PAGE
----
Thomas tweeted on Tuesday that he (again) declined the Celtics' offer to hold the tribute for him so it wouldn't interfere with Pierce's night. But if you look at the likes on the Instagram video above, posted by dimemagazine, you'll see Thomas appears to agree with Rose on the matter.

It doesn't look like the video tribute drama is going to end until the Feb. 11 matchup between the Celtics and Cavaliers is over with.

Horford: Fighting in NBA 'needs to stop'

clippers_rockets.jpg

Horford: Fighting in NBA 'needs to stop'

WALTHAM, Mass. – Three Houston Rockets players entered the Los Angeles Clippers’ training room before being stopped by security but not before a profanity-laced exchange that’s sure to result in fines and possibly some suspensions.

Orlando’s Arron Afflalo threw a punch – and barely missed – hitting Minnesota’s Nemanja Bjelica which led to both players being ejected and for Afflalo will likely result in a suspension of some kind.

Philadelphia’s Ben Simmons got into it with Toronto’s Kyle Lowry, resulting in both players being tossed and apparently leading to Simmons signaling to Lowry that they could continue having their “discussion” in the hallway.

That hallway encounter never happened (Lowry said he was there, Simmons said he didn’t see Lowry so you believe who you want to), but the fact that it was even a possibility speaks to this being one of the more bizarre weeks in recent memory when it comes to potential fighting in the league. 

And remember … it’s only freakin’ Wednesday!

I asked Boston’s Al Horford about this.

“It’s very, very bizarre,” said Horford, now in his 11th NBA season. “I don’t think I remember any period of time, (with) all this chippiness going on. You want to compete, you want to play hard; that’s fine. But all the extra stuff, I think needs to stop. At the end of the day you need to focus on basketball. We’re here to play.”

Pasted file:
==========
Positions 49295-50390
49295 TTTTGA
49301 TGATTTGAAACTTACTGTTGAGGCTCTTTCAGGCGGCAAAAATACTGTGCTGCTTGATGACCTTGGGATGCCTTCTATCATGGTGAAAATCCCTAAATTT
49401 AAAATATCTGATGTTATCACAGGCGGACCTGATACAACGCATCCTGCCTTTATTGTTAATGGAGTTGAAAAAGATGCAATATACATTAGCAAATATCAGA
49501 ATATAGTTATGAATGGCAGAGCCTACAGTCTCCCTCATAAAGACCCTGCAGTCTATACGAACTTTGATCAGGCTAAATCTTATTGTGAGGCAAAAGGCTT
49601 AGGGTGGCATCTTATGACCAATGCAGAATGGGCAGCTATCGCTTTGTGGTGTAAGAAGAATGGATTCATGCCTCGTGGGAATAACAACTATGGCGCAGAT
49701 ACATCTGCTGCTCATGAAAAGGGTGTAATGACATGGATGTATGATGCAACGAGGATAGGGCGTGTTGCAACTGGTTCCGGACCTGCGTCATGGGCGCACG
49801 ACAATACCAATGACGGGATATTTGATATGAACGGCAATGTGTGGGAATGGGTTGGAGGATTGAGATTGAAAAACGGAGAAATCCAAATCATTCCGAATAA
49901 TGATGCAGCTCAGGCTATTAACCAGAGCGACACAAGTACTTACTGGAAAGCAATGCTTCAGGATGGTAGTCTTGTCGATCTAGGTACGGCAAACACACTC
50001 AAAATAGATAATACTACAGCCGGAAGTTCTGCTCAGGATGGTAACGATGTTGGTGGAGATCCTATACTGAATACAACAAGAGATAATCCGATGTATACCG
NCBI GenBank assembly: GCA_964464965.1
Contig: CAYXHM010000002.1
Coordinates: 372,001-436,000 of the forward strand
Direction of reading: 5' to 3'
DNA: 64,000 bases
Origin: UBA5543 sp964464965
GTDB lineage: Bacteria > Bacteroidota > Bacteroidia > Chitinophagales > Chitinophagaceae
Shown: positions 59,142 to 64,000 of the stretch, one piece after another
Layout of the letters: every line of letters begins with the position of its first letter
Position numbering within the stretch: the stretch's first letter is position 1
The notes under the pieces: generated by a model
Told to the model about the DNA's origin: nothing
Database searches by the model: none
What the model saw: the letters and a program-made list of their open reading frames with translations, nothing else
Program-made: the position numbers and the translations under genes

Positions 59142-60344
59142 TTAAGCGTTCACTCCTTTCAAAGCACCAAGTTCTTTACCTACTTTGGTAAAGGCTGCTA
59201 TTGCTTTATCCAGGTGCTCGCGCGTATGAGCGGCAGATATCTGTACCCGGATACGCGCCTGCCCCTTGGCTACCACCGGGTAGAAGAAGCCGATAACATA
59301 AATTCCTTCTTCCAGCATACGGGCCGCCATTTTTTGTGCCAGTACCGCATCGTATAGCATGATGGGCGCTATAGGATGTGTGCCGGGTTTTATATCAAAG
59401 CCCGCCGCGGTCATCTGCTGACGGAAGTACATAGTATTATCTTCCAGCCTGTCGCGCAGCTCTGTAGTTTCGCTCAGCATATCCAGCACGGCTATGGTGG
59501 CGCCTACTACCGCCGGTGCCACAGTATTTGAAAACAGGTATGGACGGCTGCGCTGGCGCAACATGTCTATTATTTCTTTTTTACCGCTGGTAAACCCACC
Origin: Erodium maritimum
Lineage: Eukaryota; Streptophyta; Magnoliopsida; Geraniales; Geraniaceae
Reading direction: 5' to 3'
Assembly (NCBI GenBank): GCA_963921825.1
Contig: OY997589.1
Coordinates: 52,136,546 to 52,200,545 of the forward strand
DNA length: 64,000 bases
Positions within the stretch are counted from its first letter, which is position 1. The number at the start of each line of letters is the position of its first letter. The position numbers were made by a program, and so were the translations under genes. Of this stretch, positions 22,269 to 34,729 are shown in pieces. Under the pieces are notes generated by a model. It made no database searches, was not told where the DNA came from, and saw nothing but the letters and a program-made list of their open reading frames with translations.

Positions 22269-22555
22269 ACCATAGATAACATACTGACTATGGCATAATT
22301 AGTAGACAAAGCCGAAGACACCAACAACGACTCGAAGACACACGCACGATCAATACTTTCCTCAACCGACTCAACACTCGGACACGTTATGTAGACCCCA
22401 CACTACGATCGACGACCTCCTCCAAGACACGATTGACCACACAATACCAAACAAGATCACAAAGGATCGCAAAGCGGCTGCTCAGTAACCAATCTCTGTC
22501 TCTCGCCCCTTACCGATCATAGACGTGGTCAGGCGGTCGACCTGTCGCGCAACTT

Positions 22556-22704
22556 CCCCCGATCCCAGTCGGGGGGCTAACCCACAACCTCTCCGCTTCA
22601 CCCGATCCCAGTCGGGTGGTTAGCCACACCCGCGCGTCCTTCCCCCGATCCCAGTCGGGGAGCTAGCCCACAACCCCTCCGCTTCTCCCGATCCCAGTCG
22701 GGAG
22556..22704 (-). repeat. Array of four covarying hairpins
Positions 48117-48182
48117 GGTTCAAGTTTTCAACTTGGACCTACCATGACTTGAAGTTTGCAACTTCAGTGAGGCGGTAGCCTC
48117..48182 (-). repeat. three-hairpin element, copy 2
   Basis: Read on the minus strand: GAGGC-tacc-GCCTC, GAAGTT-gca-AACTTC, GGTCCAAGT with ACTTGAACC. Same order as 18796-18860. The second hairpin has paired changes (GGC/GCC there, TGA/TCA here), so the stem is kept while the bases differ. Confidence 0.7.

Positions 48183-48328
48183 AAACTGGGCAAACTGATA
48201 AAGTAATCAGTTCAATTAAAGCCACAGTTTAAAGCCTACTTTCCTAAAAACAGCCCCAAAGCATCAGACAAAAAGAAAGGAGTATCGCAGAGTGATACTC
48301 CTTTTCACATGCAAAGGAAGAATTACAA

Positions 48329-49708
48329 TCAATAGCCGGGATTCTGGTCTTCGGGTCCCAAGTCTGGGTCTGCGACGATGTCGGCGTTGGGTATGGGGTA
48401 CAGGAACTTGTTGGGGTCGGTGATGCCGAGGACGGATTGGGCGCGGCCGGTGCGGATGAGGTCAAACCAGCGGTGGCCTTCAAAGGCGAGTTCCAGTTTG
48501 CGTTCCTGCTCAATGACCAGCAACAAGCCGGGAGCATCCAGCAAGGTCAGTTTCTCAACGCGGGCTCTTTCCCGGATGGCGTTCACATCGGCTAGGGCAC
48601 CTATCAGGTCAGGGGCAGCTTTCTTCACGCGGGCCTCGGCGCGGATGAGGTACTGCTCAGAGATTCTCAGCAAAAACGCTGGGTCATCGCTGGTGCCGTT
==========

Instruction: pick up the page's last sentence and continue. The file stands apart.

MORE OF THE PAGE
Horford added, “I’m sure the NBA will address those things and fix them.”

No one was shocked that things got a little testy in the Houston-Los Angeles Clippers game which was played on Martin Luther King Jr. Day. It was the first time Chris Paul, now with the Rockets, returned to Los Angeles to face his former team. 

The Clippers won 113-102, a game filled with trash talk from both sides. But apparently the chatter soon turned to chippy play with hard fouls delivered and taken in the latter stages of play with a total of five technical fouls called, two of which were on Blake Griffin which is an automatic ejection. 

Talking trash gone bad was a factor in the Simmons-Lowry bruhaha with the Sixers emerging with the victory. 

And on Tuesday, Afflalo and Bjelica had already been assessed a technical for an earlier run-in. Soon after, there was a collision between the two which pissed off Afflalo who swung with great force at Bjelica’s face. 

“We’re professionals,” Horford said. “We can’t get caught up in that stuff.”

Horford plays around the basket and is no stranger to banging around with the big, bad angry bodies. 

But as much as there will be times when he’ll want to snap, Horford has consistently resisted the urge. 

“It’s hard; it’s hard,” he said. “But we have to remember what we play the game for; I play to win. I’m playing for my teammates and sometimes you need to take a step back before you do something you regret. That’s the way I look at it.”

NBC SPORTS BOSTON SCHEDULE